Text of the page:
Australia news LIVE: RBA lifts interest rates to 11-year high; BOM issues warning for El Nino event this year

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Key posts

  • Warmer winter ahead as El Nino chances increase
  • Slapping, spitting and a death threat: Roberts-Smith’s bullying exposed
  • Former New Jersey Governor launches 2024 presidential campaign
  • This morning’s headlines at a glance
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Warmer winter ahead as El Nino chances increase

In case readers missed this, the Bureau of Meteorology has updated the chance of an El Niño event in Australia occurring to 70 per cent.

Previously, there was a 50 per cent chance of one occurring this year.

The last El Nino contributed to one of the worst droughts in Australia and the Black Summer Bushfires.Credit: Nick Moir

This means that winter in 2023 will be drier than average for much of Australia, resulting in warmer than average daytime temperatures.

Night temperatures are also expected to be warmer than average, except for inland, eastern and central Australia.

El Niño typically suppresses rainfall in eastern Australia during the winter and spring months.

Already, bushfire agencies across the country are concerned about the increased risk over the coming summer.

Read more about the weather event here.

Slapping, spitting and a death threat: Roberts-Smith’s bullying exposed

Slapping, spitting and a death threat all featured in disgraced army veteran Ben Roberts-Smith’s years-long campaign of bullying against another soldier, a judge found in a landmark defamation judgment.

Roberts-Smith also threatened the soldier with a defamation suit in 2017 in an attempt to “control the narrative” about a specific mission in Afghanistan, Federal Court Justice Anthony Besanko said in his detailed judgment released on Monday.

A Special Air Service soldier dubbed Person 1 gave evidence in Roberts-Smith’s defamation case against The Age, The Sydney Morning Herald and The Canberra Times that the elite former soldier’s behaviour towards him between 2006 and 2013 cost him “years of lost sleep and worry”.

“Not only did I have to worry about the Taliban, but I also had to look over my own back at … people in my own squadron,” Person 1 told the court last year.

Continue reading about the bullying campaign here.

Former New Jersey Governor launches 2024 presidential campaign

Former New Jersey Governor Chris Christie formally launched his 2024 presidential campaign, joining a growing Republican field led by former President Donald Trump.

Christie, who served as an adviser to Trump’s successful 2016 campaign but has since become a vocal critic over his false claims that the 2020 election was rigged, filed paperwork declaring his candidacy.

Former New Jersey governor Chris Christie launched his bid to run for the 2024 presidential election. Credit: AP

He is scheduled to announce his White House bid at Saint Anselm College in Manchester, New Hampshire.

A former federal prosecutor, Christie, 60, has argued he is the only potential rival with the skills and willingness to attack Trump directly.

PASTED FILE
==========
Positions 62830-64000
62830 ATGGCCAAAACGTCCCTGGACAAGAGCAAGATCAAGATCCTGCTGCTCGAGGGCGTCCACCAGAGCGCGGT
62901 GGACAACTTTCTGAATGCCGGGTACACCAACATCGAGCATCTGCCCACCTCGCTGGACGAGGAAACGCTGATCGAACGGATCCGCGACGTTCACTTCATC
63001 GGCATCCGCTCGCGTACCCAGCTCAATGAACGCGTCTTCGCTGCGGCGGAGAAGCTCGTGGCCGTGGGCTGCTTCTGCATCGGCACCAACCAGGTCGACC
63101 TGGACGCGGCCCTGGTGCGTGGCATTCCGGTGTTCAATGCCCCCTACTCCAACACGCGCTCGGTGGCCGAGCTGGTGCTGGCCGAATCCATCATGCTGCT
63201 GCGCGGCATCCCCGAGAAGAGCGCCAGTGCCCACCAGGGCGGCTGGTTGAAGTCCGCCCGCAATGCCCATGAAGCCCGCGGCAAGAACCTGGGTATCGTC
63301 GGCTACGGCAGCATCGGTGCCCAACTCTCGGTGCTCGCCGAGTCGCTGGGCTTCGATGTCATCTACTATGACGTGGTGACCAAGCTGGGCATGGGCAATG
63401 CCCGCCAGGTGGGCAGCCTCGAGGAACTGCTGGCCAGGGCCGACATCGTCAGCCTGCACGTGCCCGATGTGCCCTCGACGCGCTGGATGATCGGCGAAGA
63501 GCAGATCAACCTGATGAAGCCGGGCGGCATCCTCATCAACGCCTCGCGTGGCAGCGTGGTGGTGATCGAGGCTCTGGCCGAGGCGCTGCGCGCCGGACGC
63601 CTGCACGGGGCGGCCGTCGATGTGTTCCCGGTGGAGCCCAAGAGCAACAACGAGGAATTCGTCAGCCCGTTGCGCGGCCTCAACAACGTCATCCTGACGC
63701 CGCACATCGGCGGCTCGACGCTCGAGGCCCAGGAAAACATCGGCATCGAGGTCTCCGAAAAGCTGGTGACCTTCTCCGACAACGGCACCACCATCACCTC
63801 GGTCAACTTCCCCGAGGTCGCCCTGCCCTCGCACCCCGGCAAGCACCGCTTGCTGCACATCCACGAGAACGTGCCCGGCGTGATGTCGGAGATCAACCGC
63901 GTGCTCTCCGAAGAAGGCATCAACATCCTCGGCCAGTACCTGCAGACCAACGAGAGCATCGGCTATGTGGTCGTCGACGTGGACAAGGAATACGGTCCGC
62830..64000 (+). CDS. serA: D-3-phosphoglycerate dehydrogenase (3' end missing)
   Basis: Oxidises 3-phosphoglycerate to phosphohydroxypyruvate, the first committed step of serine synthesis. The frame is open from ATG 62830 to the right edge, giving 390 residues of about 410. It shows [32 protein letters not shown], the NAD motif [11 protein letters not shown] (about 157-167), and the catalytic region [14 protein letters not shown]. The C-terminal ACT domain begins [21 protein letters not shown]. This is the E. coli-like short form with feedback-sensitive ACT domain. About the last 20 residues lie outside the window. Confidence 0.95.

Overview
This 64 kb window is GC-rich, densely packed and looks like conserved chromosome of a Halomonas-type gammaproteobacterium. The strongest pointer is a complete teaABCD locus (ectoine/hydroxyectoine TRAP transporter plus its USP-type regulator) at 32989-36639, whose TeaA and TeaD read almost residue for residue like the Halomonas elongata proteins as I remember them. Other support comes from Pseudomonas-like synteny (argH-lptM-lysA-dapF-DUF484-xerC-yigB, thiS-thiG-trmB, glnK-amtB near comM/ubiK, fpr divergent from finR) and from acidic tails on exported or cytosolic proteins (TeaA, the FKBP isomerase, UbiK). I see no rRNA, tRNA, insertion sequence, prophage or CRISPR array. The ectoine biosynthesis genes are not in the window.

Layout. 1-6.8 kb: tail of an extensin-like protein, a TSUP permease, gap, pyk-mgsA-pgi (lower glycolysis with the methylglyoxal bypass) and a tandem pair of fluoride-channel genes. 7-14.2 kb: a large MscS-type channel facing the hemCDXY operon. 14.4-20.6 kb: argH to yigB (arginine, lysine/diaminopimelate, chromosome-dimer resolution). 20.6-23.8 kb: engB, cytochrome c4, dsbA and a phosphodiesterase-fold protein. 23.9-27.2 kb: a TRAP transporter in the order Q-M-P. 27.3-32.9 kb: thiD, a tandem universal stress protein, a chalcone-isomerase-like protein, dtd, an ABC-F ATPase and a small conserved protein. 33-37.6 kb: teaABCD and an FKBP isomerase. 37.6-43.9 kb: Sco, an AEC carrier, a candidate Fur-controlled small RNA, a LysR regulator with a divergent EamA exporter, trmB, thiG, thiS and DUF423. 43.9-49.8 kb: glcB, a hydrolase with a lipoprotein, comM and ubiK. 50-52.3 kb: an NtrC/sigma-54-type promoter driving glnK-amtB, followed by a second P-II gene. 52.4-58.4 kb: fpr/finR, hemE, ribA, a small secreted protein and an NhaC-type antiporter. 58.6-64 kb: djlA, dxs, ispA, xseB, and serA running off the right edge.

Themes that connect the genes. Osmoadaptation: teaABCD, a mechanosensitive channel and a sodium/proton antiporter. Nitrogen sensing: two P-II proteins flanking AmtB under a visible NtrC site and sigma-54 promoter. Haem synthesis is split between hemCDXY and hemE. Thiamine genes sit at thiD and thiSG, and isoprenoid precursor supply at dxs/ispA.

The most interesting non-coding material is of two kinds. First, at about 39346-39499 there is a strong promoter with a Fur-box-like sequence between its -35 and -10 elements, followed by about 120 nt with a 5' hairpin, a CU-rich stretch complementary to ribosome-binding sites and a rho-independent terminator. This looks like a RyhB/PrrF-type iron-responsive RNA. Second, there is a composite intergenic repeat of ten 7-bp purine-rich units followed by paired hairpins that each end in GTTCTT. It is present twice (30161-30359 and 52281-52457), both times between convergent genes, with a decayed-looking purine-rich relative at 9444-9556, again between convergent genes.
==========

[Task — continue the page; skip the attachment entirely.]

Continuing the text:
Christie has not fared well in public opinion polling thus far, however.

He netted just 1 per cent support from potential Republican primary voters in a Reuters/Ipsos poll in May, compared to Trump’s 49 per cent support and Florida Governor Ron DeSantis’ 19 per cent support.


This morning’s headlines at a glance

Good morning, and thanks for your company.

I’m Caroline Schelle, and I’ll be anchoring our live coverage for the first half of the day. It’s Wednesday, June 7.

Here’s what you need to know before we get started:

  • Opposition MPs are under fire for misquoting two former High Court judges on their position on the Indigenous Voice to parliament, sparking calls for an apology.
  • Australians will be asked to embrace the idea of an Indigenous Voice to parliament in a historic call from Northern Territory land councils.
  • The Reserve Bank governor warned Australians to expect even more interest rate rises,as the cash rate went up to an 11-year-high amid growing risks of a recession
  • Treasurer Jim Chalmers will today unveil plans to end the dying cheque network by 2030, to upgrade Australia’s payments system.

‘There will be a lot of Australians who will find this decision difficult to understand and difficult to cop,’ Treasurer Jim Chalmers said yesterday. Credit: Alex Ellinghausen

  • A former Liberal cabinet minister says the party must implement its election review recommendations and attract more female candidates to increase its chances at the next federal election.
  • In Victoria, ten regional cities what the state government to cough up $80 million to ensure they get lasting benefit from the 2026 Commonwealth Games.
  • Meanwhile, vulnerable children in the grip of acute mental health episodes were physically restrained more than 60 times in three months at The Children’s Hospital in Sydney’s west.
  • And overseas, Ukrainian villagers have fled their homes after Nova Kakhovka dam was breached.
  • An earthquake with a preliminary magnitude of 4.9 struck southern Haiti, killing at least four people and injuring 36 others according to authorities.
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